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Fallen humans tend to identify their own group as righteous and any group that opposes them as evil. If they were not evil, we tend to believe, no conflict would exist. Hence, the only way to end the conflict is to rid the world of this evil. This is the age-old “myth of redemptive violence.”
The true cause of violence, of course, is not “the enemy” but something much more fundamental, something both we and the enemy have in common. The true cause lies in the fact that our fallen hearts are idolatrous and subject to the fallen powers that influence us.
So long as people locate their worth, significance, and security in their power, possessions, traditions, reputations, religious behaviors, tribe, and nation rather than in a relationship with their Creator, a violent tit-for-tat game is inevitable. Of course, peaceful solutions must still be sought and can, to some degree, be attained with regard to each particular conflict. But as long as humans define their personal and tribal self-interests over and against other people’s competing personal and tribal interests, violence is inevitable and will break out again.
History is filled with people who believed that this or that war would root out evil once and for all and bring about lasting peace. The myth has been especially strong in American history. We, the righteous nation, will root out all evil. Any peace achieved by violence is a peace forever threatened by violence, thus ensuring that the bloody game will be perpetuated.
The hope of the world lies in a kingdom that is not of this world, a kingdom that doesn’t participate in perpetuation of the bloody game, a kingdom that operates with a completely different understanding of power. The unique nature of this kingdom is revealed in a discussion Jesus had with some of his disciples when they asked who would be the greatest in the kingdom. Jesus responded:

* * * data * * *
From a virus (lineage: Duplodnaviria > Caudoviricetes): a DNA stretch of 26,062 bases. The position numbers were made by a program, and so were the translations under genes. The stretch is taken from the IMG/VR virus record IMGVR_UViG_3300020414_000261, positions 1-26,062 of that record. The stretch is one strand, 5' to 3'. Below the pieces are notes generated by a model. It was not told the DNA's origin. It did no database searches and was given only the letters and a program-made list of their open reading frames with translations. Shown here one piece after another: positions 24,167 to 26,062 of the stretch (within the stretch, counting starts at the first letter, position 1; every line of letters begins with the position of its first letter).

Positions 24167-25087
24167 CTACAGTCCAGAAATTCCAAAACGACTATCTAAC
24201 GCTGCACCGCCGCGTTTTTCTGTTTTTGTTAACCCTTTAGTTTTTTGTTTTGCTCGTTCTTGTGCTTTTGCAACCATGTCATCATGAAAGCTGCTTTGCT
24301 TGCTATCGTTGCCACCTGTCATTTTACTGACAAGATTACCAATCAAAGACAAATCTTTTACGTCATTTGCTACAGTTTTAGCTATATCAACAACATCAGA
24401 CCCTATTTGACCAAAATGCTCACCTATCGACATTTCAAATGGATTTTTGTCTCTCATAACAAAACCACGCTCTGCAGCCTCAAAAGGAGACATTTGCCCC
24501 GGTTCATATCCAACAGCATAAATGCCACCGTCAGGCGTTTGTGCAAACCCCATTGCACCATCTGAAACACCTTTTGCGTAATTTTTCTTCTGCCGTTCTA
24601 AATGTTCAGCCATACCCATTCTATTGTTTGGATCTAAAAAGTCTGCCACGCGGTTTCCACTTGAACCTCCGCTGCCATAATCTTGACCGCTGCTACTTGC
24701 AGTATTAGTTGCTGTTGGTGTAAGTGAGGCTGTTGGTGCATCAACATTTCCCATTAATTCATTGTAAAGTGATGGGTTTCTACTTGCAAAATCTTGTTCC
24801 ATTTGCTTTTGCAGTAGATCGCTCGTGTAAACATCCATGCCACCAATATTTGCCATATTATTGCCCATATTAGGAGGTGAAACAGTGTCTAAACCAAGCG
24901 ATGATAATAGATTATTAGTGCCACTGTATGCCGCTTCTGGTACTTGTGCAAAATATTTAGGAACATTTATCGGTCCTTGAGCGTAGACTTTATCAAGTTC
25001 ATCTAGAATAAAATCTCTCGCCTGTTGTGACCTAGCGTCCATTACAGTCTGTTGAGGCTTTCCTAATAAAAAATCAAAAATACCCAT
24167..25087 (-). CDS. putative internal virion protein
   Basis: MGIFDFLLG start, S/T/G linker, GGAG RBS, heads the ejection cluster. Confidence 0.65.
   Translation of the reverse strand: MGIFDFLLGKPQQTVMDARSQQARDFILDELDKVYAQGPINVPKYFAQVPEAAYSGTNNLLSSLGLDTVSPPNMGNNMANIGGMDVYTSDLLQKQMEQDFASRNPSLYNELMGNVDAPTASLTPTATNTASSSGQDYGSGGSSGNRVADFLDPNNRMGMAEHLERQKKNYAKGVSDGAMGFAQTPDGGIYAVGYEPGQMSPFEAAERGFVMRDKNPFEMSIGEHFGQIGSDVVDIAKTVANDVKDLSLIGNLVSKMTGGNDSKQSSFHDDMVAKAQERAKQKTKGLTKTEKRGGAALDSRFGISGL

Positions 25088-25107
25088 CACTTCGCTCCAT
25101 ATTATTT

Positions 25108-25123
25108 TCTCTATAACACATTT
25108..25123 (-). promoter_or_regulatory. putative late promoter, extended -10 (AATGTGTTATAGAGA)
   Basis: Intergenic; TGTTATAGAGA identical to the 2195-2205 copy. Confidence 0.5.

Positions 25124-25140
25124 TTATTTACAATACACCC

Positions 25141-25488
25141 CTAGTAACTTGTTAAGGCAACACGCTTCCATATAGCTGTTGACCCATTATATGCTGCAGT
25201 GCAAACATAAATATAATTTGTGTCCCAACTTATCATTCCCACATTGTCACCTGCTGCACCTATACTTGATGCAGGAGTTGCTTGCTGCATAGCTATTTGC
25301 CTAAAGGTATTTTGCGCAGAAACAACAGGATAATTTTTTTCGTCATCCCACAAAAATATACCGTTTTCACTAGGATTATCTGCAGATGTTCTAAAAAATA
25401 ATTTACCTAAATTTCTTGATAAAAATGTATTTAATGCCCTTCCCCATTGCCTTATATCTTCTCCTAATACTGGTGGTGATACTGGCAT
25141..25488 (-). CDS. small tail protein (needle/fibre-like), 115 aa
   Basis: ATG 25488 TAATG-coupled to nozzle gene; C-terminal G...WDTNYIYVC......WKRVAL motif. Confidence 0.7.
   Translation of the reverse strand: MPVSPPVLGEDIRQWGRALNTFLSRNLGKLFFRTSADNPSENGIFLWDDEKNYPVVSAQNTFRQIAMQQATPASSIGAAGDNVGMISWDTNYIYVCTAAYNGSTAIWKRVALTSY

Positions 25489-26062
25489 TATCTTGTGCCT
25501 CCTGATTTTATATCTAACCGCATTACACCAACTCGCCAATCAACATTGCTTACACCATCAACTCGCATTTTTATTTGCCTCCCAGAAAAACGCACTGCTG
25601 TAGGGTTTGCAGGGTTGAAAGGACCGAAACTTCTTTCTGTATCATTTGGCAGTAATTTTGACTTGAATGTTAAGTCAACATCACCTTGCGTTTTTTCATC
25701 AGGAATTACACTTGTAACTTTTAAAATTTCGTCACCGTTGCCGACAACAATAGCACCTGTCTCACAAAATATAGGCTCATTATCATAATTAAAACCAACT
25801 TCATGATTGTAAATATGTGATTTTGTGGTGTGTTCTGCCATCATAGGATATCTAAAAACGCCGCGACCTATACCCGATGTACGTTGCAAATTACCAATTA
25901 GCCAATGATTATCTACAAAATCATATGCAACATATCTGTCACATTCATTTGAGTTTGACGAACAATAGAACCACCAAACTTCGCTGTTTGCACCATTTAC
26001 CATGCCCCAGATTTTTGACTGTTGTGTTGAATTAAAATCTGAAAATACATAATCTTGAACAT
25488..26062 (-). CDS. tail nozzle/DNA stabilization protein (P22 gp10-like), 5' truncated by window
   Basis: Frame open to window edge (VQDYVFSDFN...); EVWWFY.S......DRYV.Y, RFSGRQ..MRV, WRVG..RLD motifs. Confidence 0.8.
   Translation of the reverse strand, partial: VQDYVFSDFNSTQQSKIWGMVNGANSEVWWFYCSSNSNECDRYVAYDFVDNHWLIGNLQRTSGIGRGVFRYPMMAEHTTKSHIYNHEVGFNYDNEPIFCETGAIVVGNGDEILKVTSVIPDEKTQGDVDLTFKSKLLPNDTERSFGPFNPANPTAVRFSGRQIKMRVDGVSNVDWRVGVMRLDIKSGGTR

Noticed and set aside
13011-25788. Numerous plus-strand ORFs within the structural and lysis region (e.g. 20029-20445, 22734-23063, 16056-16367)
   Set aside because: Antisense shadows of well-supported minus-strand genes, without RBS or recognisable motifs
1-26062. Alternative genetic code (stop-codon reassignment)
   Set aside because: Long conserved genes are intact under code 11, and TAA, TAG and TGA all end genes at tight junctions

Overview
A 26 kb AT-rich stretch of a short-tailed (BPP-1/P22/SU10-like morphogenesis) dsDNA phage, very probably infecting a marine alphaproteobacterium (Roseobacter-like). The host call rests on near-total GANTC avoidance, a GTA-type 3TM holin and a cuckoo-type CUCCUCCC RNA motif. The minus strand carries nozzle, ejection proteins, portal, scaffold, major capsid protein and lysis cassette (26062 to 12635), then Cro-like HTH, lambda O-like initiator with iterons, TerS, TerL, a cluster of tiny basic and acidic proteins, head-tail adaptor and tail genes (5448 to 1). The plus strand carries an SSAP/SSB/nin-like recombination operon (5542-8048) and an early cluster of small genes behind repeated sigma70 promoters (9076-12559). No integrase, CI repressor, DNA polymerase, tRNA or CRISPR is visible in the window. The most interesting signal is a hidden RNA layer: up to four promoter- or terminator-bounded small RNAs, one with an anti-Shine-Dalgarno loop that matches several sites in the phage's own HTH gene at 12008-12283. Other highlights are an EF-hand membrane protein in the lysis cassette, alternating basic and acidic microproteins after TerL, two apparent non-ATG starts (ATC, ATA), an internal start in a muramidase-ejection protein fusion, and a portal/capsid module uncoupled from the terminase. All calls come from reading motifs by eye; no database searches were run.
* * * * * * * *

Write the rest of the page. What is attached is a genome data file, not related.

The kings of the Gentiles lord over them; and those in authority over them are called benefactors. But not so with you; rather the greatest among you must become like the youngest, and the leader like one who serves. For who is greater, the one who is at the table or the one who serves? Is it not the one at the table? But I am among you as one who serves. (Lk 23:25-27)
Jesus identified the disciples’ argument as a typical kingdom-of-the-world conflict—and thoroughly pagan. This is the way worldly rulers—and the world in general—naturally think. Indeed, it is a matter of common sense by the world’s standards. Naturally the older is greater than the younger, the leader worthy of higher esteem than the follower, the one who sits at the table greater than the one who serves. Yet Jesus not only rejects this “common sense” logic—he reverses it! Jesus, the Son of God, the one who is greatest by any standard, came to earth not to be served but to serve others, and the kingdom he came to establish would be marked by this distinctive feature.
—Adapted from The Myth of a Christian Nation, pages 26-28